I must confess. I don’t really like fantasy all that much. Now, I say that having grown up playing tabletop fantasy RPGs. There was an allure there but it was fleeting because I am sold on superheroes lock, stock and barrel. In addition, there was just a glut of fantasy games on the market (still is) and that is simply nauseating.
When Lord of the Rings first hit the big screen, I had zero interest at first. I had never read the books though I had heard of them over the years. Curiosity got the best of me and I went to see it on a weekday afternoon by myself. That started my allure back to fantasy. Now I play Lord of the Rings Online exclusively only because there are no worthy superhero MMOs that have even come close to the greatest MMORPG of all time, City of Heroes (more about that in another post because it has had a great impact on me).
It had been many years, about twenty to be exact, where I had read a fantasy novel. Last novel I had read was the Dragonlance series when it first came out. Though it was good, I was interested more in comic books and other types of novels. As I mentioned in my review, at the end of 2013, my close friend turned me on to Robert Jordan. I read the book and wrote my thoughts here. In a nutshell, it was subpar at best. Left a bad taste in my mouth but I decided to try someone else out to see if my distaste for the genre was really that ingrained. So, I stopped by my local used bookstore and picked up Terry Brooks First King of Shannara which is a prequel to his Shannara trilogy he began back in 1977.
The tone of the book is different from Jordan’s within the first few pages. It is darker. More mature in many respects. Brook’s writing is rife with a depth that is compelling. He hooks you into the story with layered descriptions of settings as well as rich characterizations. He had me hooked.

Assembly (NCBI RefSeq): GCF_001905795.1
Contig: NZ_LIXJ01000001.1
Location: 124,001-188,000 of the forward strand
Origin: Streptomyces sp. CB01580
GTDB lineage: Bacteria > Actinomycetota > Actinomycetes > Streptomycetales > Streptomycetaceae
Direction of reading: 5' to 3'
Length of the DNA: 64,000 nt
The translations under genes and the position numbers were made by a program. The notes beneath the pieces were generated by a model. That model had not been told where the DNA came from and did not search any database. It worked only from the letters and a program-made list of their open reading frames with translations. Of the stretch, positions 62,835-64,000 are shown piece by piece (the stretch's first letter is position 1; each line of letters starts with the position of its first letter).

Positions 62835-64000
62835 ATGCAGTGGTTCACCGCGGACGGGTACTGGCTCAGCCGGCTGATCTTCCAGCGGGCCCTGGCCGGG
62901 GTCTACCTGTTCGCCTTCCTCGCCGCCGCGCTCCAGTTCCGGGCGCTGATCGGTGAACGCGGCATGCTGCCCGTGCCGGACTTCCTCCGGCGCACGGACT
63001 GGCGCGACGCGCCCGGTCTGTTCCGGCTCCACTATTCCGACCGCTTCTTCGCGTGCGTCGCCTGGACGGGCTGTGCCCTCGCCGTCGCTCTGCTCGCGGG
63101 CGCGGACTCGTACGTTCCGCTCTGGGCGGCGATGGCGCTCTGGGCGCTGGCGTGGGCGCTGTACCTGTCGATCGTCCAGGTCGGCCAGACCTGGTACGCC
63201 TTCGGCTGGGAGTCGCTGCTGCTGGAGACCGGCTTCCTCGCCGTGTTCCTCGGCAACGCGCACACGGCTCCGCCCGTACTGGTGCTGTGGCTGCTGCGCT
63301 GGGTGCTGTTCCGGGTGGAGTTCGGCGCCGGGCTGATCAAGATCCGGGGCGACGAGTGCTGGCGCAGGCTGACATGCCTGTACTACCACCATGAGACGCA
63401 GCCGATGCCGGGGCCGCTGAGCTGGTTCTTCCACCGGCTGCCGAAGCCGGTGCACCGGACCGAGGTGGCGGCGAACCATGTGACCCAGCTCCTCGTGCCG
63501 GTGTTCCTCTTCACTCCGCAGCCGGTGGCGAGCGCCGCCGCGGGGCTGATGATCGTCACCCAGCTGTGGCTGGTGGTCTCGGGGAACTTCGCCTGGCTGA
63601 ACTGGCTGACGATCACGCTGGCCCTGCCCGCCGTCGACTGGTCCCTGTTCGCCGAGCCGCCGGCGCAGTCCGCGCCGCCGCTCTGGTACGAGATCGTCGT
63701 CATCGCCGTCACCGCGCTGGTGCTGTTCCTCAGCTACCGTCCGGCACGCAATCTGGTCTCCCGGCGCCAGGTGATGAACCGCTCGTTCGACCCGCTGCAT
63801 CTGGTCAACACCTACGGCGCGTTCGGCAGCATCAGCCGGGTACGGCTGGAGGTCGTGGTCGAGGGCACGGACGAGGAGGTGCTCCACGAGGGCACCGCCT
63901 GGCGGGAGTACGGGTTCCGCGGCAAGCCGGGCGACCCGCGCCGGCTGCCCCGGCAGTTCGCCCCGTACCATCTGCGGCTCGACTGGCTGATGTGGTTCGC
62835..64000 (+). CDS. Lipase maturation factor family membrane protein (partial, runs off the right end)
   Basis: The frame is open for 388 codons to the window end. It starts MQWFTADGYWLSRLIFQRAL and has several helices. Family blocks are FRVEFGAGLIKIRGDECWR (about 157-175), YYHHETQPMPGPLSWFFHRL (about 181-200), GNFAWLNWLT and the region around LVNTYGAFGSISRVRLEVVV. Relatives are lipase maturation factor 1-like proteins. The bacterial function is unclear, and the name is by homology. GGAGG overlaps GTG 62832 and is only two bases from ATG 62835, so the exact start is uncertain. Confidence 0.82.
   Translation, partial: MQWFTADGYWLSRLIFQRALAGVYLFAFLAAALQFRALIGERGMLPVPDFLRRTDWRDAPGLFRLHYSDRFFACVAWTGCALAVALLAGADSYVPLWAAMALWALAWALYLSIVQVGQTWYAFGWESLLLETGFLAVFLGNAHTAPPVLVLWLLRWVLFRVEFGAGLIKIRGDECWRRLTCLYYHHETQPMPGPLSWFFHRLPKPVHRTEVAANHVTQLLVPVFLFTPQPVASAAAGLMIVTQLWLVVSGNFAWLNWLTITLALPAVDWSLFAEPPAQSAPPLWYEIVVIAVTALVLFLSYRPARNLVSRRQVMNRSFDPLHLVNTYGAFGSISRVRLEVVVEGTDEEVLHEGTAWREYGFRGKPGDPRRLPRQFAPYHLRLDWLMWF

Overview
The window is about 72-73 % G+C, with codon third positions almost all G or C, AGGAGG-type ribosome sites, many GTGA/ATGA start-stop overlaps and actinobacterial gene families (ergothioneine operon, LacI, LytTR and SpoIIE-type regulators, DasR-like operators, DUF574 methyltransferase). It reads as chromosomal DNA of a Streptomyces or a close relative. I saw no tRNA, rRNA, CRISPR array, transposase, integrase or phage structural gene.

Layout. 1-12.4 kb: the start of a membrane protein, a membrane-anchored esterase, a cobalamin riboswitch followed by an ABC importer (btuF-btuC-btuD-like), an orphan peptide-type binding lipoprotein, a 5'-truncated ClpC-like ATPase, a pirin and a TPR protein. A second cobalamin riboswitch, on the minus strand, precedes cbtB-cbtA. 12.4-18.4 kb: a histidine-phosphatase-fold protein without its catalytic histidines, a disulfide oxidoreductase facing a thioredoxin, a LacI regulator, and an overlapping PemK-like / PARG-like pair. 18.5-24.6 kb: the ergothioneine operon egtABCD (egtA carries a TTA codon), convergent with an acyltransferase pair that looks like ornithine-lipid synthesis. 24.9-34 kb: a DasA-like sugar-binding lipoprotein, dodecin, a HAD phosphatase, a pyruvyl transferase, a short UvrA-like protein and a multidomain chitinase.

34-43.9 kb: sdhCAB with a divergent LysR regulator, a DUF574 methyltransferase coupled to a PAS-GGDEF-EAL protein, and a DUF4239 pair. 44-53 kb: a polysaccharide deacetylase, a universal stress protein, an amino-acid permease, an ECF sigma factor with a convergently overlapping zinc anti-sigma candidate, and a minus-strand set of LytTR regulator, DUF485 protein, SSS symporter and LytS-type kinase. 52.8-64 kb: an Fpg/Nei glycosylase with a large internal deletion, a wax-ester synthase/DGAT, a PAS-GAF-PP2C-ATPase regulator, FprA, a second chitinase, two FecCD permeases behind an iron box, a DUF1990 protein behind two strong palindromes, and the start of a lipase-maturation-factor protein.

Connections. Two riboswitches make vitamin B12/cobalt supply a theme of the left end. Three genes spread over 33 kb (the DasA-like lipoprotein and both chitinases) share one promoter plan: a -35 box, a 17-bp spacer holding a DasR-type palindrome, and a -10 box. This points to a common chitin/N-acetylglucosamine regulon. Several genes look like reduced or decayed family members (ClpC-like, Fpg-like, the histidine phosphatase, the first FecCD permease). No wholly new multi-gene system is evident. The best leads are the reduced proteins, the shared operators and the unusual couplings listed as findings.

Yes, there were elves and dwarves and man and trolls. But the one that was different were the gnomes. In my mind, they take the place of goblins in Lord of the Rings. But gnomes are not goblins and that he would go there and use a different race as villain infantry was refreshing.
The book is a trip through the land of which there is no map in the version of the book that I have. I actually had to look at the map after the fact when I bought the first book in the Shannara trilogy The Sword of Shannara. That was a tad annoying. In addition, he sometimes described the settings superflously, even describing the same thing twice in the same paragraph. I am a believer in cutting out unnecessary words and there were some passages that were unnecessary.
There was only on thing that had me put the book down because I felt the scene was too long. It was the battle scene at the end. Yes, this was the scene but the pacing should have switched back and forth between the two parties involved much sooner to keep the reader’s attention focused. However, despite the book’s few shortcomings, I was sold. The ending is awesome. He ties it up superbly. No dangling conclusions that make no sense (still miffed at that Robert Jordan debacle). I was so sold, I went and bought the first two books in the Shannara series, The Sword of Shannara and The Elfstones of Shannara. Unlike Robert Jordan’s series, I’m really looking forward to reading these.